Think that a passphrase of multiple, random dictionary words is as unguessable as long strings of gibberish, but easier to remember?
Research from the Computer Laboratory at the University of Cambridge suggests that this might not be so.
While passphrases using dictionary words may not be as vulnerable as individual passwords, they may still be cracked by dictionary attacks, the research found.
Security researcher Joseph Bonneau reports, in a recent paper written with Ekaterina Shutova, that his team studied the problem by turning not to the theoretical space of choices but rather the real-life passphrases that people actually string together.
To find such a selection of passphrases, his team used data crawled from the now-defunct Amazon PayPhrase system, introduced last year for US users only.
The goal wasn’t to evaluate the security of the scheme as deployed by Amazon, Bonneau says, but rather to learn more about how people choose passphrases in general.
Amazon’s was “a relatively limited data source”, he writes, but the research results do “suggest some caution on this approach”.
In the original version of the Amazon site, passphrases had to be at least two words long. Error messages indicated when a passphrase was already in use.
The first experiment was a dictionary attack using lists of movie titles, sports team names, and dozens of other types of proper nouns crawled from Wikipedia, along with idiomatic phrases crawled from sources including Urban Dictionary.
Here’s what the researchers said:
We found about 8,000 phrases using a 20,000 phrase dictionary. Using a very rough estimate for the total number of phrases and some probability calculations, this produced an estimate that passphrase distribution provides only about 20 bits of security against an attacker trying to compromise 1% of available accounts. This is far better than passwords, which are usually under 10 bits by this same metric, but not high enough to make online guessing impractical without proper rate-limiting.
The debate about how easily dictionary attacks can break passphrases is interesting. I am not adept at the mathematics involved, but random word passphrases certainly do have their proponents.
Take, for example, the Slashdot discussion on this issue.
A random selection of commenters’ thoughts on the entropy (i.e., the password strength/resistance to brute-force searching) of common-word passphrases:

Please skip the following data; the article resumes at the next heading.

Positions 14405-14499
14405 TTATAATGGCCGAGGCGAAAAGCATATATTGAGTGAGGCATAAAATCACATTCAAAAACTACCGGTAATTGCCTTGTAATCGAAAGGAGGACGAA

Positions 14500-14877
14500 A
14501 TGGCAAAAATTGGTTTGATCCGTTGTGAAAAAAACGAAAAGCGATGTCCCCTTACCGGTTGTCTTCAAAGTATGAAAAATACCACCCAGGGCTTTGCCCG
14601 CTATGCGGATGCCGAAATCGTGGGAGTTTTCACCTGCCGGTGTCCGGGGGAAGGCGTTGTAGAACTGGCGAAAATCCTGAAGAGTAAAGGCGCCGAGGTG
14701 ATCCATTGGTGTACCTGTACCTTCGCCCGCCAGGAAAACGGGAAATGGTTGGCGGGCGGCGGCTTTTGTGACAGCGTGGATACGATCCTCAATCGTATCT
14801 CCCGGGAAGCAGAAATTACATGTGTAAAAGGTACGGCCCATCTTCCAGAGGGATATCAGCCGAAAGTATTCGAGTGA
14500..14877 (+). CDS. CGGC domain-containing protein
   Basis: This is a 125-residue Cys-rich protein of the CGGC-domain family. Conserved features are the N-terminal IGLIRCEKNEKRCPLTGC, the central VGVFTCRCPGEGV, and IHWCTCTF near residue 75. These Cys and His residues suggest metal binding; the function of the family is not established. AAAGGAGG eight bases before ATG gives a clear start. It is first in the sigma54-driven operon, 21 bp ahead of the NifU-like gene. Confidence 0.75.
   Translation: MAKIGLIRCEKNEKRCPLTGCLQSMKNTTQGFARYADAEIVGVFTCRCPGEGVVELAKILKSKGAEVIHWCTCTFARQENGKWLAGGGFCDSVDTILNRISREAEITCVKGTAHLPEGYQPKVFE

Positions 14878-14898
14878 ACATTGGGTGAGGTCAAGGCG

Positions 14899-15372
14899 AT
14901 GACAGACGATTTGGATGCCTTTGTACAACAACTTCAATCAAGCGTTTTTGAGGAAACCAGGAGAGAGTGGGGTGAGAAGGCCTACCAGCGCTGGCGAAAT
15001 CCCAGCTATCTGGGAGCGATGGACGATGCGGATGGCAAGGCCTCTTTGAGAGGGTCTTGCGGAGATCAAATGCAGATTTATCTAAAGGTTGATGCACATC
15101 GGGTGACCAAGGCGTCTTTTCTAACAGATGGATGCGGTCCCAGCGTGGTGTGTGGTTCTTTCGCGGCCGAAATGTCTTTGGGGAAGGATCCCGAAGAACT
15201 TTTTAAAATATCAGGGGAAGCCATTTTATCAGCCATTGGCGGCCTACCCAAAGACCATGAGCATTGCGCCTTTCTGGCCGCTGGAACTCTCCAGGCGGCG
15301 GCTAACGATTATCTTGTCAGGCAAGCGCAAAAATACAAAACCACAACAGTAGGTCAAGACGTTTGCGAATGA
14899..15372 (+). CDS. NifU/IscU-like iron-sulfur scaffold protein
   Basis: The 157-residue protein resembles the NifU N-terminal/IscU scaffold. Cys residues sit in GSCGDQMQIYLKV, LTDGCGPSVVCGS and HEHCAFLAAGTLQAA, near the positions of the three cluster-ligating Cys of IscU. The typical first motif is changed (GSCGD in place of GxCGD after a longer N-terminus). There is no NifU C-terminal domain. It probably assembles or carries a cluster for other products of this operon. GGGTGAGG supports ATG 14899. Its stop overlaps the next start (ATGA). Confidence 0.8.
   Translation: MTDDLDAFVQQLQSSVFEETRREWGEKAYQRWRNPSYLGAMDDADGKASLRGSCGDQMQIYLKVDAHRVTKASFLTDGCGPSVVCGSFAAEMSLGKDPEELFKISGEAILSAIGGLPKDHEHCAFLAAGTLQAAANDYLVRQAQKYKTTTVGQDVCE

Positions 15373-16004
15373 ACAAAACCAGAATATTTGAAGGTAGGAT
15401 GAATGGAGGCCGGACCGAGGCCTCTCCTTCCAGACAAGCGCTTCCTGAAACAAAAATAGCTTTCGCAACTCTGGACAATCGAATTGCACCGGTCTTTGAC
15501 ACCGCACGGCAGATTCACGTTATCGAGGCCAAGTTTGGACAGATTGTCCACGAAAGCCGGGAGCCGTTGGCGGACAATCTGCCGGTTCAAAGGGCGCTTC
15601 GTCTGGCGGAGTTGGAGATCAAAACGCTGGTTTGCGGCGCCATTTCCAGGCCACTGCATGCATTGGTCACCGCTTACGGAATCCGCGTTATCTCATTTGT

- »IMHO, you CANNOT use straight dictionary words (regardless of language, and yes, I do mean Klingon and Sindarin!) in your passwords without some sort of numeric or symbolic character replacement pattern.
- »Of course you can. If they're selected randomly, an attacker has to use the complete source space for the random selection in a brute force attack.
- »diceware.com gives you 12.9 bits of entropy per word. Brute forcing that is already more trouble than it's worth at three words, and five would require nation-state resources to crack.
These issues are delightful and productive to ponder for those with a love for password generation nuance, but most laypeople just want to know how to choose a safe password.
We don’t want to have to remember crazy combinations of uppercase and lowercase and random words with letters swapped out Leetspeak-ishly, plus of course the added special character &$!! or two and some digits glued to the bottom. (See xkcd for the graphic representation of the insanity this causes.)
The research takeaway is that while passphrases are safer than passwords, they’re not all that safe, depending, of course, on length.
Length is another matter entirely. Paul Ducklin and Chester Wisniewski discuss passwords and complexity in detail in a recent Sophos Techknow podcast:
(11 March 2012, duration 14’35”, size 10.5MBytes)
“[The password myth] that annoys me the most [concerns] Leetspeak,” Chester said in the password podcast. “They pick a nice word, and they say, ‘Well, it’s not a dictionary word. I added 0 instead of o.’ But most password-cracking apps try that right off the bat, because they know how much people rely on this false sense of security from complicating their password.”
But combining passphrase abbreviation with Leetspeak combines the best of random characters mixed with the implicit, coherent meaningfulness of a phrase.
The debate over whether passphrases are guessable seems moot in the face of this user-friendly approach.
I’m not saying that because I write for Naked Security; I’m saying it because I’ve found it actually works.
Using this hybrid approach, I can call to mind random strings of characters reaching a dozen or more characters which, when I decipher them, form phrases that are simple for me to associate with important sites: for example, that of my neighborhood bank.
If you’re not convinced that this is the best approach, either for you or your end users if you set organizational password policy, I’m curious to hear your thoughts on how you approach password generation. So please, comment away.
32 comments on “Multi-word passphrases not all that secure, says Cambridge University”
Thanks for the comprehensive look at password security. While the passphrase method has been praised for adding length, the fact is that it is rarely criticized for shrinking the domain from which its elements are taken. A passphrase is much less secure compared to a non-dictionary password of the same length for a dictionary attacker.